Chapter 4 –  a bit of Cossack history along with the scenery – Old Believers the Grebensk and the Chechens. Purity of Russian language and the Old Faith of the Cossacks were kept. Ivan the Terrible –  It is the soldier who is the alien and despised as he is an oppressor.  This is where some of the “Old Believers” settled a couple centuries prior – and Ivan the Terrible (16th century) blessed them there.

Women are their property – free until marriage then working for her husband.  Powerful within the household.  No affection shown in public.  He is superior.

Labor is degrading – women do it.  Women are stronger, more intelligent, more developed and handsomer.

Novomlinsk village is fictional – I guess.  Tolstoy describes it. This is where Olenin is stationed.


Chapter 5 –  The narrative then shifts to two village women talking.  Granny Ulitka, a teacher and wife of a Cossack officer (and therefore rich), and her beautiful daughter Maryanka,  are finishing up their work for the day – life is “pastoral,” peaceful, happy.


A Cossack village home

Granny’s neighbor shows up and the two talk about Ulitka’s husband and the neighbor’s son, Lukashka, who is also off standing guard against and fighting  the abreks (invaders).    I guess they call each other “Mother.”    Lukashka’s mother wants him to marry Maryanka but Ulitka is not willing to let her daughter go to a poor boy and and says she’s too young.  (Doesn’t want to let her go to anyone yet.)   neighbor talks matchmakers – and someone called Elias Vasilich.  Ulitka isn’t ready.

Chapter 6 –  the men spend their time defending the village against raiders and the tall, handsome  Lukashka is there.  The guards should be using “special vigilance” because there are abreks (Chechen raiders)  in the area,  but they’re lazing around.  Uncle Eroshka, a huge old Cossack man,  finds them and they tease him as usual.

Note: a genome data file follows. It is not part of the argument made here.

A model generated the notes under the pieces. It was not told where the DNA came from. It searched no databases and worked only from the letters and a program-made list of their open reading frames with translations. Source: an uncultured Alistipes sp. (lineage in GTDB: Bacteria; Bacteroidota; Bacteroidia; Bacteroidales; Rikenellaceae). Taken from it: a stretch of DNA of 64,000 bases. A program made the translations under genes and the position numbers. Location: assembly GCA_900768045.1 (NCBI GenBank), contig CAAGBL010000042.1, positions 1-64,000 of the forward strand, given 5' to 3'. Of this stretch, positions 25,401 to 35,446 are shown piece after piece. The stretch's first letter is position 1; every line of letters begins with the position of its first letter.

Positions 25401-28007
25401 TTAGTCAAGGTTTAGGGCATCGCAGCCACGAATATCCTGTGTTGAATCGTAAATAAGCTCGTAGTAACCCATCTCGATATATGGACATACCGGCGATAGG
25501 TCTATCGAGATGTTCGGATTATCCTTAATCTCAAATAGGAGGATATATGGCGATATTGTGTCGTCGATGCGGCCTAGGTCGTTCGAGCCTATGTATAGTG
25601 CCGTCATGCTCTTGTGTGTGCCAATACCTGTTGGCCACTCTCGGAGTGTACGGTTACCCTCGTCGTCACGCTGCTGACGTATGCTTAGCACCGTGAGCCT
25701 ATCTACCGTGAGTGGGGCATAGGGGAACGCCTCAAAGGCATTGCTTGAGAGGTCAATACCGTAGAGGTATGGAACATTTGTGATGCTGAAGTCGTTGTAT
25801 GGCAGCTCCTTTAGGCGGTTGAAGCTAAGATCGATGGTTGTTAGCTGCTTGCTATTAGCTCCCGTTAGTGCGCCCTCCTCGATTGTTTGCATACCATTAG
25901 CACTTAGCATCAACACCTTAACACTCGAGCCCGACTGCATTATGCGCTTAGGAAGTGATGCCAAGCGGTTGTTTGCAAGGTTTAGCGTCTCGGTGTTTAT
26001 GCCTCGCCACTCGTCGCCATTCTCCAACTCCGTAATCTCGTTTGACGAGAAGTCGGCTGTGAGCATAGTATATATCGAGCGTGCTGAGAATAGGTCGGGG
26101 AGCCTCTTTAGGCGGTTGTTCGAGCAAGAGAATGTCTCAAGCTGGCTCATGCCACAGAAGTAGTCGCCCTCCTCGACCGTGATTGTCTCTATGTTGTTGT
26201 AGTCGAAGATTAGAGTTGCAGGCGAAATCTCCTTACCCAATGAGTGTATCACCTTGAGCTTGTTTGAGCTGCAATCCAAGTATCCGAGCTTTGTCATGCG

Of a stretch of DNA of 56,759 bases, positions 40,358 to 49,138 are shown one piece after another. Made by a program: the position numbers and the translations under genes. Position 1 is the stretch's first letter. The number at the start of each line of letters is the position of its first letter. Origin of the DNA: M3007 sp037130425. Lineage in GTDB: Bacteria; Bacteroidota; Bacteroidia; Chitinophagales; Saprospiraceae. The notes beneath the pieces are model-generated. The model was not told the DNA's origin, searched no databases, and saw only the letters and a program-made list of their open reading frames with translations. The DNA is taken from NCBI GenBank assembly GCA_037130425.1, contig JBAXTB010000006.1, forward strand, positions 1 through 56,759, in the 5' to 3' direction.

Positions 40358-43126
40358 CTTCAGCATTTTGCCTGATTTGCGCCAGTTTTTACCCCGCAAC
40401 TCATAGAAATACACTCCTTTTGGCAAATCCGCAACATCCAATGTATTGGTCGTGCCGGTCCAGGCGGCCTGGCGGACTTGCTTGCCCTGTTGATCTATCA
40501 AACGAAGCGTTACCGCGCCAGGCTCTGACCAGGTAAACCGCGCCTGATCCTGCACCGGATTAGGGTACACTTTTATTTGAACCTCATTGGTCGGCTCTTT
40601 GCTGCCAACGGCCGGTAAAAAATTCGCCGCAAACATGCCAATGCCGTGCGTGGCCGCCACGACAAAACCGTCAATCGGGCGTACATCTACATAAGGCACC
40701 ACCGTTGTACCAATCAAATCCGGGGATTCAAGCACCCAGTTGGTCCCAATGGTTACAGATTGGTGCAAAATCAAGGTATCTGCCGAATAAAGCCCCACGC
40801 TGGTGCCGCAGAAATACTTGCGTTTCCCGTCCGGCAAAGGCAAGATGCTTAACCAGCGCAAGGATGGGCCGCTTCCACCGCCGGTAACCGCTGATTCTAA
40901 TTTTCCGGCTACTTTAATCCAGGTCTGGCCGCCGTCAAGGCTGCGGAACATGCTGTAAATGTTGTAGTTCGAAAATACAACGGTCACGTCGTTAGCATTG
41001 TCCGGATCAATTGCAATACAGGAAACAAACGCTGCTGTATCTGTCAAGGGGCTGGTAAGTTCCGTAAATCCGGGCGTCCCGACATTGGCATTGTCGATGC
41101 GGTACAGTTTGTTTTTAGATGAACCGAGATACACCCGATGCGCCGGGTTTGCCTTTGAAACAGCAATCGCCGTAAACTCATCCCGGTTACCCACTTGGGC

Chapter 7 –  The men on guard eat supper and Nazarka, his good friend, neighbor and a new recruit,  shows up with a pheasant.  He and Lukashka eat it and discuss life in the unit as well as women –

Chapter 8 – Eroshka, Lukashka and Nazarka go to their guard duty on the Terek.  (Eroshka is “Daddy” to Lukashka although he’s his uncle.)  They stay up and near morning Lukashka hears and shoots an abrek (Tartar,  Chechen) .  Lukashka has no fear – he wants to get any other abreks around.

Chapter 9 – They tell the others – Lukashka is proud. They take his clothes and drag him off somewhere. – Lukashka becomes a hero. “The Angel of Silence” is present –   leaves.  They go to the town to party.


Chapter 10 –  Three days later Olenin and company come to town – they have been assigned there to help with the Tartar/Chechen problem.  So they all have to find somewhere to live and it’s questionable whether the villagers, the Cossacks, want them there at all.  Olenin goes to the house of Elias and Granny Ulitka.  (home of Maryanka)  Vanyusha,  Olenin’s serf, goes with him.   Maryanka and Olenin flirt very lightly – hiding eyes -attraction.

Chapter 11 –  Olenin settles in and thinks of his life with the


Cossack icon

Caucasians – military force.  He’s happy with his new life and hasn’t made any mistakes in his new life.  He’s in love with the mountains.  Eroshka returns from hunting – he has drunk his dog and kissed his liquor jug.  Everyone teases him.    Olenin invites him in for a drink.  He bows before the icons.